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solar water pumping in Sierra Foothills California

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Posted by Saurabh on November 25, 2007, 11:16 pm
My friend lives on a ranch in the Sierra Foothills in California. He
is interested in using  a PV powered water pumping system for his new
well. He wants to pump about 1500 gallons per day from a well depth
about 240' to a tank about 50' above the well.

Can anybody suggest me where should I look for resources on how to
purchase/design components for the system?

He already has another well for backup, so reliability in terms of
water supply due to cloudy days is not an issue but his priority is
low maintenance.

If somebody can direct me to a primer on solar water pumping, that
will be very helpful. I haven't been able to find an uptodate manaul
on the internet.

The Journal of Solar Energy  and ASME Journal of Solar Energy
Engineering have research articles but they are not very helpful. I
looked up a book by Florida solar energy center but it doesn't give
guidelines on manufacturers and pump/motor types and advantages

Saurabh Samdani
Graduate Student
Stanford University

Posted by wmbjkREMOVE on November 26, 2007, 12:03 am
On Sun, 25 Nov 2007 15:16:27 -0800 (PST), Saurabh

The slickest solar pump that I know of is the Grundfos SQ Flex. It
automatically accepts a wide range of AC or DC voltages.

Here's a reputable dealer's product page
http://store.solar-electric.com/grsqpu.html  The 6-2 model might suit.
Curves http://lib.store.yahoo.net/lib/wind-sun/SQFlex.pdf   Brochure
http://www.us.grundfos.com/web/Download.nsf/Pages/2B19EAAF8C0C8AFF88256B830056B6A7/ $File/L-SQ-SL-010.pdf
Complete installation manual
http://www.us.grundfos.com/web/Download.nsf/Pages/42DCFB0ADB81F42288256B9F006D66D3/ $File/L-SQ-TL-031.pdf
You'll probably also want the CU200 controller. There's another box
available as well for those who want to use a generator occasionally,
but it's a bit expensive for what it is. As a simple alternative you
can wire a standard AC plug and receptacle between the array and the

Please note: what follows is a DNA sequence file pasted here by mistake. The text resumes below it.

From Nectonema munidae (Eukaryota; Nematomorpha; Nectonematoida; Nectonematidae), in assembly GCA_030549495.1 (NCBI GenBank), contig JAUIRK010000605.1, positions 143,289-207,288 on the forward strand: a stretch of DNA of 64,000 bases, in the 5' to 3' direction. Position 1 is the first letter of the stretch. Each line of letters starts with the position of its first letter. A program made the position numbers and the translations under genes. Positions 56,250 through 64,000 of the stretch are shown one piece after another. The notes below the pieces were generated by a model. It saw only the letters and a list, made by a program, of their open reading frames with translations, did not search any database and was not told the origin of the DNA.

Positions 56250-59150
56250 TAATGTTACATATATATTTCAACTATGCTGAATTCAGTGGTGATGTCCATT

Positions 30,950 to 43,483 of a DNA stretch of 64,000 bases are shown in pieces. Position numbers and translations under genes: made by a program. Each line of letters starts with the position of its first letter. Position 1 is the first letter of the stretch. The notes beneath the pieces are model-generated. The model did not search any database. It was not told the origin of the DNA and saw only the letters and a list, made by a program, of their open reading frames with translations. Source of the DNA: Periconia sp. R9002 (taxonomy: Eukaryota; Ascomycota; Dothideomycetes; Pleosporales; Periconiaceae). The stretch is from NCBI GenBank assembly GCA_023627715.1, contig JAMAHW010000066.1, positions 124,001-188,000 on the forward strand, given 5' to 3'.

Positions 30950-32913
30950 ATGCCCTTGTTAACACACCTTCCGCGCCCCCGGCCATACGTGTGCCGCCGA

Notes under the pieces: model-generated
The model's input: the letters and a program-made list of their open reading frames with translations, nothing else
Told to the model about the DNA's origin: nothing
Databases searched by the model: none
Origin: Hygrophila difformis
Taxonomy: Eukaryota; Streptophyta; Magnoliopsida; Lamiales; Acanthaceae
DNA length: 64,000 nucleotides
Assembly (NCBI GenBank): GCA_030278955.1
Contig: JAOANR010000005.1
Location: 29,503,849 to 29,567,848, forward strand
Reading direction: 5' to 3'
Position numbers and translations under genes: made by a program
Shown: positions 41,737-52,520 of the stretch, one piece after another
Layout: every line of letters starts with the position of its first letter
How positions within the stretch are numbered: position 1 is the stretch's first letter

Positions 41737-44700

CU200. Put the male on the controller side, and plug that into a
generator if you ever need to. You can hang the pump on 1" poly pipe
and set it by hand.


Posted by wmbjkREMOVE on November 26, 2007, 2:14 pm
 On Sun, 25 Nov 2007 20:56:09 -0600, david.williams@bayman.org (David
Williams) wrote:


This is a case where it isn't practical to calculate the energy
needed. There are too many variables and you don't have nearly enough
info from the OP. For example, you started by using what appears to be
the well depth instead of the static water level, and you don't know
if the 50' is to the top of the tank. The OP knows (or will find out)
the missing data, and from there it will be easier and more accurate
for him to peruse the measured performance curves for available pumps,
which take into account pump design, efficiency, MPPT, etc.


Posted by Solar Flare on November 26, 2007, 2:37 pm
 Just can't stick to the question at hand eh, Weiner? Just have to pick
at the responses  of others. Yup, yours would be the only possible way
to do anything.

Just the usual OCD. Here I found this posted by others for your other
sock puppet.


Posted by Solar King on November 27, 2007, 6:03 am
 On 1126, 1014, wmbjkREM...@citlink.net w=

I think we can try.
Hi Saurabh Samdani

Don't worry. Here has more info you need. I will let you know, also
pls feel free add my MSN ID: lujin_1119@hotmail.com

I give our technology following:
 This is one 160w solar panel, lift is 40m, water flow: 800L/h .two
12v 65AH  gel Lead -acid batteries ,  24V controller .

_______Tehc Introduction:

By the way, if you need solar panels and solar mobile charger, pls see
my forum in goodle. you search "seniod " you will find more.

Kind Regards
Joff Lu
MSN ID: lujin_1119@Hotmail.com

Skype: solarlexus1119

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